Reviewed by Gerry Fostaty
Geri Newell Gillen’s new crime novel, Quite Perfectly Dead takes us back and forth between Las Vegas and Montreal. In Montreal’s west end, Scottish ex-pat, ex-cop-turned-private-eye Joe Cameron lives an easygoing life. Much to his assistant’s annoyance, Joe isn’t terribly bothered about finding new cases to work on. A woman shows up, though, and hires him to look into her brother’s death in Las Vegas.
The Vegas cops have ruled it a suicide, but the sister isn’t buying their explanation. Cameron takes on the case, partly because he feels sorry for the sister, and partly because he’s an avid card player and figures he could combine a little recreation at the tables while he’s in Las Vegas. Once he get to Vegas, though, it all looks like the local police have gotten the suicide story right. So sensing it is all a waste of time, he flies home to give the girl the bad news. A second death under curiously similar circumstances is then discovered, and the Vegas police launch a new cross-border investigation, enlisting the help of Montreal’s finest.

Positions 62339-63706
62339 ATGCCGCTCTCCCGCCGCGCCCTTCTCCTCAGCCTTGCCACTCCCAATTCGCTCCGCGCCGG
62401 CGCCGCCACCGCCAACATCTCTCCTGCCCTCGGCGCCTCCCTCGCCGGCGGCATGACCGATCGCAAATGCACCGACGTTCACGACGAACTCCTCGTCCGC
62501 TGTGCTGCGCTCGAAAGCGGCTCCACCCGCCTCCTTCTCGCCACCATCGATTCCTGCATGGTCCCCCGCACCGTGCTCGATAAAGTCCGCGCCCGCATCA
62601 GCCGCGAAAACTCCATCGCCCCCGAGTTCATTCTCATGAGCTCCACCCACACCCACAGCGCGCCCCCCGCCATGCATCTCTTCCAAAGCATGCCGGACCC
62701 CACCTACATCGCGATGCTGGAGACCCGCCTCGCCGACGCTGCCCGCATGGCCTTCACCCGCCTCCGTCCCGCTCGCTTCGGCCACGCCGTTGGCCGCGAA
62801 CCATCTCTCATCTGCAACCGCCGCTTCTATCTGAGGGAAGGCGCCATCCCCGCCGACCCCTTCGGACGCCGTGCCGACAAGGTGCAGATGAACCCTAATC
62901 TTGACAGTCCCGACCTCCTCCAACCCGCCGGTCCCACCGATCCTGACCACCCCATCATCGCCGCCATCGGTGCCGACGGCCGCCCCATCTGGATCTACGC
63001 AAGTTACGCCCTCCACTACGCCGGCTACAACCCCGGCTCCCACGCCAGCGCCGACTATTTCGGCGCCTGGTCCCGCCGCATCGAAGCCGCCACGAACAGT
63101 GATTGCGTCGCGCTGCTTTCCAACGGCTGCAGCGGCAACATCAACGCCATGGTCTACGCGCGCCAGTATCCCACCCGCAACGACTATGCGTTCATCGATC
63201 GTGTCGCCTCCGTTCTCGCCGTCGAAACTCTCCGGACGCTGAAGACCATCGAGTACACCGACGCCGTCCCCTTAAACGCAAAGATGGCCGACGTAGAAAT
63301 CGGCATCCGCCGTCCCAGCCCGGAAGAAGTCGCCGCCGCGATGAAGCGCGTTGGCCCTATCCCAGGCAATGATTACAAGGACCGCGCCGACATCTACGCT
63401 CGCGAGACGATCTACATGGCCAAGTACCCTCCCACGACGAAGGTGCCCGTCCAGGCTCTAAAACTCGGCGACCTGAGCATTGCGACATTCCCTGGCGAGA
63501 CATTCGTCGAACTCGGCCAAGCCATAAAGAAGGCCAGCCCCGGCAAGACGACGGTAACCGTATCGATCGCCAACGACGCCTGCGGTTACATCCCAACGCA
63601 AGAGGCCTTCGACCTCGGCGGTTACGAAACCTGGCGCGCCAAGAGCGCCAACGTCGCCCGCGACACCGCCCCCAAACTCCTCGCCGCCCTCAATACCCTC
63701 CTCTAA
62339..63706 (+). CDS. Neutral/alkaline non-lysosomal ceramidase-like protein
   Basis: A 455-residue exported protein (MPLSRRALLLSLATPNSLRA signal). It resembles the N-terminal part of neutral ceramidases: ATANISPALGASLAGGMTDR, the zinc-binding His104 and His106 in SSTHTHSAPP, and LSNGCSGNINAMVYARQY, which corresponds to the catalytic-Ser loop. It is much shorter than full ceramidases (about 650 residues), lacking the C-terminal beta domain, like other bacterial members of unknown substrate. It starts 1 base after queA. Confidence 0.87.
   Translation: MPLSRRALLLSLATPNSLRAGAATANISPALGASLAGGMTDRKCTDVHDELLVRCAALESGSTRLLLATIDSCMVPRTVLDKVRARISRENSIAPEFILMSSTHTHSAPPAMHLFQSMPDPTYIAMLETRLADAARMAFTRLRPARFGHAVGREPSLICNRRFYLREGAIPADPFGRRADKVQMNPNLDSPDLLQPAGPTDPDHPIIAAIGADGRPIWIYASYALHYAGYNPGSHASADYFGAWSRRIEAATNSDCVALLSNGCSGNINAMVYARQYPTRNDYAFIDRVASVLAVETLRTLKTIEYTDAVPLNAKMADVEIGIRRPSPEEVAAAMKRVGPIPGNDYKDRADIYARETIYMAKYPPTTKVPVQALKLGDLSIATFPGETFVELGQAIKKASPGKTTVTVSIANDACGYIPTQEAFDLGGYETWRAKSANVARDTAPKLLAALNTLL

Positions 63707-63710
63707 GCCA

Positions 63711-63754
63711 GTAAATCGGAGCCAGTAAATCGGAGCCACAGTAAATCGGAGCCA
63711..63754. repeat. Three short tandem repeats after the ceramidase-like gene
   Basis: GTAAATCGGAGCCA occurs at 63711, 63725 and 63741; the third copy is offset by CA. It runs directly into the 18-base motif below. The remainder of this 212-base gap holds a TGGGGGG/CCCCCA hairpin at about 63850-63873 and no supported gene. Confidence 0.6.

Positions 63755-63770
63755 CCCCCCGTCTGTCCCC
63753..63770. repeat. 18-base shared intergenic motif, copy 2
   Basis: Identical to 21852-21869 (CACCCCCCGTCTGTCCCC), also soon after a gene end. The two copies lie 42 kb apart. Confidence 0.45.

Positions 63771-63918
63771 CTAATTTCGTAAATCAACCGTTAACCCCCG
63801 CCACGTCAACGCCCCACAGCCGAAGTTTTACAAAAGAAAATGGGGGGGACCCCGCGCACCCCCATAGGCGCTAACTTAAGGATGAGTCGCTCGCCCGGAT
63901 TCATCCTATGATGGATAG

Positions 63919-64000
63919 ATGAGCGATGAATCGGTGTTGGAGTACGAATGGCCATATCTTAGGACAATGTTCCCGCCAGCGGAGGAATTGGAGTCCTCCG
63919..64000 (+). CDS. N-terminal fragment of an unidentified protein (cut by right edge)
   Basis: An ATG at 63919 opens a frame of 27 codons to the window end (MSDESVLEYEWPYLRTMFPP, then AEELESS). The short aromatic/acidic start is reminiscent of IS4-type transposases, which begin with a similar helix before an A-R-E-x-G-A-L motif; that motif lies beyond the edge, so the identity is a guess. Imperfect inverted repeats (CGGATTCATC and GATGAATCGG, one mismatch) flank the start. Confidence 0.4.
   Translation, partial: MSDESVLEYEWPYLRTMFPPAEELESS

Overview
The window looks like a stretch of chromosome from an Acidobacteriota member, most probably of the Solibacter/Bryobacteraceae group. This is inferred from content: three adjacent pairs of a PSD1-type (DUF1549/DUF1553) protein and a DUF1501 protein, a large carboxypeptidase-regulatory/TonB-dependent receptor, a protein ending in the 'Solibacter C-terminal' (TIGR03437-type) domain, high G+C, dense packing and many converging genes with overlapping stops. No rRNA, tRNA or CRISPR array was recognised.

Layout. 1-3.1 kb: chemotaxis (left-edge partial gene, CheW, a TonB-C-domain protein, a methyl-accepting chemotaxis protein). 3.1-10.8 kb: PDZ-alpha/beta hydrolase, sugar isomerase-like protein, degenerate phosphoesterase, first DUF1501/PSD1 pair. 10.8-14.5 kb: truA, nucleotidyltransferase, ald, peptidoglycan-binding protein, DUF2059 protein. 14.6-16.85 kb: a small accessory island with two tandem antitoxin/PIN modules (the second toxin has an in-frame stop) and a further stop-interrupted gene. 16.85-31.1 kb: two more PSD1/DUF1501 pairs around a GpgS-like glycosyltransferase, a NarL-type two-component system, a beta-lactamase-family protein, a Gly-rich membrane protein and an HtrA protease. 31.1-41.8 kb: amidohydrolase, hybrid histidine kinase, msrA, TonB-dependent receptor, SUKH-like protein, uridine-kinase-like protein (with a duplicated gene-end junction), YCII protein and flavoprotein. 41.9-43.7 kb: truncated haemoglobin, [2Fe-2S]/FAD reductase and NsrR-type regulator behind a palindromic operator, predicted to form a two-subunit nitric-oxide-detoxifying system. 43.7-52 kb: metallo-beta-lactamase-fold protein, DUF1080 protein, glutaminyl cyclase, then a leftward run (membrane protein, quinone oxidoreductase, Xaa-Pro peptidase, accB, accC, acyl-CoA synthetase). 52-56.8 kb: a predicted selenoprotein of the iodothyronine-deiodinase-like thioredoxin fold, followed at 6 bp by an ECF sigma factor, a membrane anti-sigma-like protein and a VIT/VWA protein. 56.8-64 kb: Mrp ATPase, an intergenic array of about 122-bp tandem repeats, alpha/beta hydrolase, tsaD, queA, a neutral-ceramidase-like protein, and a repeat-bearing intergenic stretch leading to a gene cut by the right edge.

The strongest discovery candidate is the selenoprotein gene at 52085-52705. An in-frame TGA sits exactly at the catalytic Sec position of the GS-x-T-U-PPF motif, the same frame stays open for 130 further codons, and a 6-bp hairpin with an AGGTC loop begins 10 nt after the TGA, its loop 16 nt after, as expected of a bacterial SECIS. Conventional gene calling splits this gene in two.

In Joe Cameron, we are treated to a character whose outward relaxed appearance belies a hard-working, critical-thinker. Through numerous trips to his local bar, over pints of Guinness, and plates of fast food we get to know a detective who is relentless and probing. Cameron is no superhero and no saint. He likes a drink, eats too much, and has a weakness for cards and women. Cameron’s easy-going nature is chillingly juxtaposed to the heinous villain.
The premise of the book is entirely believable, and it held my interest throughout, moving at a great pace. I felt immersed in the characters’ lives, and although this is a mystery, the motion of the book is driven by the well-developed characters. A very enjoyable read, I found myself looking for excuses to get back to it whenever I had to put it down.
I look forward to much more from Geri Newell Gillen.
Quite Perfectly Dead is published by Deux Voiliers Publishing.